Using map and getOrElse to replace the outer half:

  matchSub(list, sub) map {found => 
    if (found) true else hasSublist(list.tail, sub)
  } getOrElse false 

If an Option contains a value, map unpacks it, applies the function and wraps the result in Some. If it contains None, it simply returns None. I don't think I need to explain getOrElse ;)

Using fold

  matchSub(list, sub).fold(false) {found =>
    if (found) true else hasSublist(list.tail, sub)
  }

Option's fold evaluates and returns the first parameter only if the Option contains Nothing. Otherwise it unwraps the value and applies the function.

There is much disagreement about which is better.

  • fold is not obvious to the non-expert and doesn't behave quite like other folds. But it is typesafe.
  • map + getOrElse is more obvious than fold (not as obvious as pattern matching) but can cause surprising errors because getOrElse will happily return any type that is a subtype of what is expected by whatever is calling map/getOrElse. Nothing compels it to be of the same type as whatever is wrapped in Option.
  • scalaz fans prefer to use their opt type and have access to more consistent functions
  • Martin Odersky prefers pattern matching.
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  • \$\begingroup\$ This is exactly what I was looking for when I posted my question. You nailed it. I had considered using a separate mechanism like your match statement, but without Option, it would've been fairly ugly. I am wondering if you could add an implementation using fold. I tried, but haven't had success. \$\endgroup\$ – br1992 Jan 9 '15 at 17:14
  • \$\begingroup\$ Do you want me to add examples of how fold and map would work or are you still working it out for yourself? \$\endgroup\$ – itsbruce Jan 9 '15 at 18:05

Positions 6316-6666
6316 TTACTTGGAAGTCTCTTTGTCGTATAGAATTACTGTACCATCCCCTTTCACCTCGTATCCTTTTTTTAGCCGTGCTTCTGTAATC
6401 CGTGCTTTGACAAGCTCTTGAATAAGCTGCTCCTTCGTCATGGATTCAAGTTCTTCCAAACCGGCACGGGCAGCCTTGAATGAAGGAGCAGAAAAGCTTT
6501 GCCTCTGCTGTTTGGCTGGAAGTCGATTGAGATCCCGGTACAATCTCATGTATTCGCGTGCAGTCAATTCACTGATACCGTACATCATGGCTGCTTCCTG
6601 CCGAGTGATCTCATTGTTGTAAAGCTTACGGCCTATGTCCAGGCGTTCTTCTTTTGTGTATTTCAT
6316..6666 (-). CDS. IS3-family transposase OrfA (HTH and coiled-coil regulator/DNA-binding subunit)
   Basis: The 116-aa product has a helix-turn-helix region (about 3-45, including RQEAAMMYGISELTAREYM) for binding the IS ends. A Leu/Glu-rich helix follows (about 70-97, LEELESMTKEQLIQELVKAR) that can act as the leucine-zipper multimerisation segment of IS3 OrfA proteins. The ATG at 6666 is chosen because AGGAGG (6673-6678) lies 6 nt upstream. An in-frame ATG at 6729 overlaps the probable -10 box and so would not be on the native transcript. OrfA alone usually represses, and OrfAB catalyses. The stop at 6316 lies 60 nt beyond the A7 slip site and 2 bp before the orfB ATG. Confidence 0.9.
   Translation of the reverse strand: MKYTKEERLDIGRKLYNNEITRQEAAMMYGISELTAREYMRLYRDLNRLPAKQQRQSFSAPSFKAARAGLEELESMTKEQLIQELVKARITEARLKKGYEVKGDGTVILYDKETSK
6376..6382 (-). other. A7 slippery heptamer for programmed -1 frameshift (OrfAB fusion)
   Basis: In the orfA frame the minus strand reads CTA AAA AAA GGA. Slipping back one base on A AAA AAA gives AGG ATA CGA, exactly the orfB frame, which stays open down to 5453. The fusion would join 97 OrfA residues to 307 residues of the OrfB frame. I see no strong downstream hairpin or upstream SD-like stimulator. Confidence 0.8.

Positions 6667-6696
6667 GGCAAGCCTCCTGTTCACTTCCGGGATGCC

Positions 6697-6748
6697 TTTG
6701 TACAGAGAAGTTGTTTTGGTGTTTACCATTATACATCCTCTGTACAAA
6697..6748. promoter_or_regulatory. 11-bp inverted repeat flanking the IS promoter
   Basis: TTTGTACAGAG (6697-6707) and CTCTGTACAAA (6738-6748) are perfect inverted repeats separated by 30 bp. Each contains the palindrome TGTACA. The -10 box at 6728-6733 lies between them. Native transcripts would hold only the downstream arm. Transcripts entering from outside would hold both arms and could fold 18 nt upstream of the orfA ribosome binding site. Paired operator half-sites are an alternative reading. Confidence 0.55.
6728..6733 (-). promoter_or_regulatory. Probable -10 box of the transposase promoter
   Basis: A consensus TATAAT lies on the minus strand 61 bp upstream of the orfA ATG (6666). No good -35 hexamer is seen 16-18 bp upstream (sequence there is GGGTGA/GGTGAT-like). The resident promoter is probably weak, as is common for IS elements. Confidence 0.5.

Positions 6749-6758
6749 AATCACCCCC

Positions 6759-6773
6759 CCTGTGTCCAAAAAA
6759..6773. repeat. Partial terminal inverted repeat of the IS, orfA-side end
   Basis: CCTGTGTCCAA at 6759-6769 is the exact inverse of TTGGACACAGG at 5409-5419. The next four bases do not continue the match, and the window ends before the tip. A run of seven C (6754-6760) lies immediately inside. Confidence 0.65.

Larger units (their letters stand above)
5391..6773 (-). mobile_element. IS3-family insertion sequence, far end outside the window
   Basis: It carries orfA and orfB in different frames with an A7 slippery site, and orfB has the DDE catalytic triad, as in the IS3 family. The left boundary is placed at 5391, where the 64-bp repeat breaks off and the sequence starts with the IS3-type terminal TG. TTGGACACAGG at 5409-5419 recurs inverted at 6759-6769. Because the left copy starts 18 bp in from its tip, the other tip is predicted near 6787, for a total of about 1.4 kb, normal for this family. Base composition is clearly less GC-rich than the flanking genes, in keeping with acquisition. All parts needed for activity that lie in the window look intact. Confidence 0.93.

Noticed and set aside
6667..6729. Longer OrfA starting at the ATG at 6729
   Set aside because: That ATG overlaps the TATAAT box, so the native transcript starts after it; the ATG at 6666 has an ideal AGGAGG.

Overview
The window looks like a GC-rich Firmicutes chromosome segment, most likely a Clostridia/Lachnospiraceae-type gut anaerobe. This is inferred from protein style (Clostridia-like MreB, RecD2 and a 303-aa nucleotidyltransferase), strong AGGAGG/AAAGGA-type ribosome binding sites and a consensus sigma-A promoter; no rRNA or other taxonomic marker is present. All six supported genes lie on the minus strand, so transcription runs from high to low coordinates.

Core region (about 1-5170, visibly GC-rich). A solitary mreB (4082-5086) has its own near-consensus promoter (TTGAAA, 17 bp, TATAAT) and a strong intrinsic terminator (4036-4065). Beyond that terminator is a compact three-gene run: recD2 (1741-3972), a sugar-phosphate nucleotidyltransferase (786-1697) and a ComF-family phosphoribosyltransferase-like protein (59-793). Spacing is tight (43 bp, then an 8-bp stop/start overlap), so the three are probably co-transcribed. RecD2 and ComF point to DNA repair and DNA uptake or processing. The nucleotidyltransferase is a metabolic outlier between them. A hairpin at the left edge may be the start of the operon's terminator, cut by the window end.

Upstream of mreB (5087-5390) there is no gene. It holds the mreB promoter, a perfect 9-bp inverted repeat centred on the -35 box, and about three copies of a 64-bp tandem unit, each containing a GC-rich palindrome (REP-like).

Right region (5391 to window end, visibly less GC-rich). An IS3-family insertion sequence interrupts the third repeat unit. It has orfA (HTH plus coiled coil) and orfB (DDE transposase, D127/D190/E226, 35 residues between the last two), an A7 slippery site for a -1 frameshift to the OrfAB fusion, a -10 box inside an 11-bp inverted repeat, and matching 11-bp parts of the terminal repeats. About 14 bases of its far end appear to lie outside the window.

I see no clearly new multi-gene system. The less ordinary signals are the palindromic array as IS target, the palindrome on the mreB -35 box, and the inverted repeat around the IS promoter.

• \$\begingroup\$ I am very much stuck. It would really help if you could show me. \$\endgroup\$ – br1992 Jan 9 '15 at 18:10
  • \$\begingroup\$ That's done. Hope it makes sense. \$\endgroup\$ – itsbruce Jan 9 '15 at 19:18
  • \$\begingroup\$ OH! That's what you meant. I was trying to implement matchSub in terms of foldLeft. Thanks for the explanations. Fantastic answer. \$\endgroup\$ – br1992 Jan 9 '15 at 19:23
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If you have a helper function that you do not intend for others to call, hide it as a nested function.

The fourth case is a catch-all, which could be simplified to (_, _).

def hasSublist[T](list: List[T], sublist: List[T]): Boolean = {
  @tailrec
  def sublistHelper[T](currList: List[T], currSub: List[T], origList: List[T], origSub: List[T]): Boolean = {
    (currList, currSub) match {
      case (_, Nil) => true
      case (Nil, _) => false
      case (h1 :: t1, h2 :: t2) if h1 == h2 => sublistHelper(t1, t2, origList, origSub)
      case (_, _) => sublistHelper(origList.tail, origSub, origList.tail, origSub)
    }
  }

  sublistHelper(list, sublist, list, sublist)
}

Here's a simpler implementation that uses List.tails and List.startsWith. I don't know if you consider that cheating in your quest to reinvent the wheel.

def hasSublist[T](list: List[T], sublist: List[T]): Boolean = {
  list.tails.find(candidate => candidate.startsWith(sublist)).nonEmpty
}
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  • \$\begingroup\$ I think it is probably cheating ;) \$\endgroup\$ – itsbruce Jan 9 '15 at 13:20
  • \$\begingroup\$ I appreciate your answer, but I was looking for more of a conceptual improvement to my approach, which @itsbruce provided. The second snippet is cheating for me, but the author of the book did the same thing, so... \$\endgroup\$ – br1992 Jan 9 '15 at 17:10